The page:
Prescription Drug Shortages Threaten Patient Care

 

For Immediate Release 
Sept. 13, 2011

 

Contact: Pam Udall
phone: (512) 370-1382
cell: (512) 413-6807

Brent Annear
phone: (512) 370-1381
cell: (512) 656-7320

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Broken bones lie ahead for premature babies because their doctors can’t give them the drugs they need, a leading Texas physician says. 

A record shortage of prescription medications threatens patients with complications and even death if they receive a less-effective alternative medication or the wrong dosage of a substitute drug, or have to go without the drug altogether. 

The U.S. Food and Drug Administration (FDA) listed 246 drugs in short supply as of June, according to a story in the October issue of Texas Medicine magazine, published by the Texas Medical Association (TMA). Some of these are anesthesia medicines, treatment for severe allergic reactions, and diuretics (calcium gluconate, neostigmine, propofol, epinephrine, furosemide, several sterile injectables, and antibiotics, to name a few).

TMA physicians are concerned about the impact the shortage can have on patient safety. Michael Speer, MD, TMA’s president-elect, says drug shortages frustrate physicians because “the best medication for the patient’s condition is no longer available,” forcing physicians to substitute drugs that may not be in the patient’s best interest. But sometimes it’s that or nothing.

For example, Dr. Speer, a neonatologist, describes his fragile newborn patients at Houston’s Texas Children’s Hospital. They need proper nutrients to survive and grow. One of the drugs on the shortage list, calcium gluconate, provides valuable minerals those newborns in neonatal intensive care need.

“Right now we don’t have drugs that allow us to provide babies with nutrition through an IV. Because of the shortage, babies, particularly the smaller, more vulnerable ones, are at increased risk of fractures,” Dr. Speer, who also is a faculty member in the neonatology section of Baylor College of Medicine, told Texas Medicine.

Houston’s hospital district reported more than 75 drugs were in short supply or on backorder this summer.

Why do shortages occur? The FDA, physicians, and others say there could be several causes:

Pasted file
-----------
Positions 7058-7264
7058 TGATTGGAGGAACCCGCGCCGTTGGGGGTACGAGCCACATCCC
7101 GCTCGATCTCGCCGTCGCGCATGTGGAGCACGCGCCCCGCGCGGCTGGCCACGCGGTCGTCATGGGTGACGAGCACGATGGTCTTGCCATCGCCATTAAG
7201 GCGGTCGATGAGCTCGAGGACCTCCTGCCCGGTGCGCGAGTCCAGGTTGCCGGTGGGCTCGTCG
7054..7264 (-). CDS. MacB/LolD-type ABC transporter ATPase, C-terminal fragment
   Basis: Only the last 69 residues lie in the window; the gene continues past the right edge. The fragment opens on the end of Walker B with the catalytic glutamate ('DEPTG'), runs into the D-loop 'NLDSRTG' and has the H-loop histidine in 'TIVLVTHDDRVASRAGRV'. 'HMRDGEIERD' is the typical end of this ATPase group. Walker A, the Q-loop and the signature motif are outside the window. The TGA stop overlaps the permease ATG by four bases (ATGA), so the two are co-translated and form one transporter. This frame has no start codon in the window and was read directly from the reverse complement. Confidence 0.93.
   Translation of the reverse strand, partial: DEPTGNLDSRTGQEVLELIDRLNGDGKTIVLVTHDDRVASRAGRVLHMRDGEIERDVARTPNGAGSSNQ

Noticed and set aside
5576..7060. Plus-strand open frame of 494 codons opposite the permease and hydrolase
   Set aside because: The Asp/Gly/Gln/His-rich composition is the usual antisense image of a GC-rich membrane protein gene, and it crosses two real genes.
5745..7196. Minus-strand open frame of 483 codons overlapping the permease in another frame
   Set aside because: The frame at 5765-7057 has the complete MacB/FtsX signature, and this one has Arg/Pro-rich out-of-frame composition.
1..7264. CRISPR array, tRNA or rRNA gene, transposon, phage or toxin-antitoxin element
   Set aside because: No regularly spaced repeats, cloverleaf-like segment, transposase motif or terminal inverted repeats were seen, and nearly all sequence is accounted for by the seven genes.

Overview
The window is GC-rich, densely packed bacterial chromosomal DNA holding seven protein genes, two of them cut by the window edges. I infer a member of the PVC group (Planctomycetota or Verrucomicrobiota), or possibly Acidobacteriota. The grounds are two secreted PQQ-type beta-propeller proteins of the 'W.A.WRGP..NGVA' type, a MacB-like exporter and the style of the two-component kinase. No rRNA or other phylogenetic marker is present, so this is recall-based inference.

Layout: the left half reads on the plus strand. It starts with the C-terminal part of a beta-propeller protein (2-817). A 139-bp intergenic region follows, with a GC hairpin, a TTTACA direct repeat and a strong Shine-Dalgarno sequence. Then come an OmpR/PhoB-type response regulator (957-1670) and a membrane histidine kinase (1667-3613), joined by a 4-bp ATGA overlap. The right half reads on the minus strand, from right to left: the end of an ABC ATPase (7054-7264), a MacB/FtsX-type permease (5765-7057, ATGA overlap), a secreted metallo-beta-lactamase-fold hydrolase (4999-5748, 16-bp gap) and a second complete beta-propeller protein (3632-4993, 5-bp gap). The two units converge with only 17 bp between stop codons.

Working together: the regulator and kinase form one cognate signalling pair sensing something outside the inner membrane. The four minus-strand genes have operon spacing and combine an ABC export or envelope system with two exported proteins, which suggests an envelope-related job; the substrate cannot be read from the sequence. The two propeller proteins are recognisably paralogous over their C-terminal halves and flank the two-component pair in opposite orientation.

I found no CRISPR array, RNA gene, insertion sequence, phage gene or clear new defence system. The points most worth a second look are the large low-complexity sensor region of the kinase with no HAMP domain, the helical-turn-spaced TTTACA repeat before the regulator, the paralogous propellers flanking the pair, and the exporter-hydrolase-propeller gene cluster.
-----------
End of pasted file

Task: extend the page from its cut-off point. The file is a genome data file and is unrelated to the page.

• Consolidation of the drug industry so when the only company producing a generic medication ceases production, there is no drug;  
  • Scarcity of raw materials;  
  • Manufacturing problems;  
  • Unexpected demand for a given drug; and  
  • Business decisions within the pharmaceutical industry. For example, manufacturers might cut back on producing low-cost generic drugs in favor of more profitable brand-name drugs. The FDA adds that as more versions of a drug become available, its price can decrease; if their profit shrinks below the drug’s cost, companies may stop making it.  

Physicians often get little warning about what drugs are available. Dr. Speer says, “It would be helpful if FDA could give physicians, pharmacists, and health care facilities advanced warning of impending drug shortages.”

Remedies are few. The FDA can’t force a manufacturer to produce a drug or impose a penalty if a manufacturer doesn’t notify the agency of a discontinuation. Law does not require manufacturers to report that they’re discontinuing a drug unless they are the sole manufacturers of a drug that is life-supporting, life-sustaining, or intended for use in the prevention of a debilitating disease or condition.

The FDA may encourage drug makers to increase supply, or expedite the review of new manufacturers wanting to make a drug. In rare cases, the FDA can temporarily import drugs from other countries, especially if the drugs are approved in other countries and comparable to the product used in the United States.

TMA is working to alleviate the problem. The association created new policy to work with the American Medical Association (AMA) and the federal government to closely monitor for potential drug shortages, and alert physicians sooner — and suggest alternatives.

“It’s incumbent on the FDA and the government to [understand] that physicians and patients are vulnerable to shortages and the decisions of pharmaceutical companies. Physicians need to have some advance warning shortages are coming to give us enough time to look at alternative medications,” says TMA Foundation President Russell Kridel, MD, FACS, a member of an AMA committee working to mitigate the problem.

TMA is the largest state medical society in the nation, representing more than 45,000 physician and medical student members. It is located in Austin and has 120 component county medical societies around the state. TMA’s key objective since 1853 is to improve the health of all Texans.

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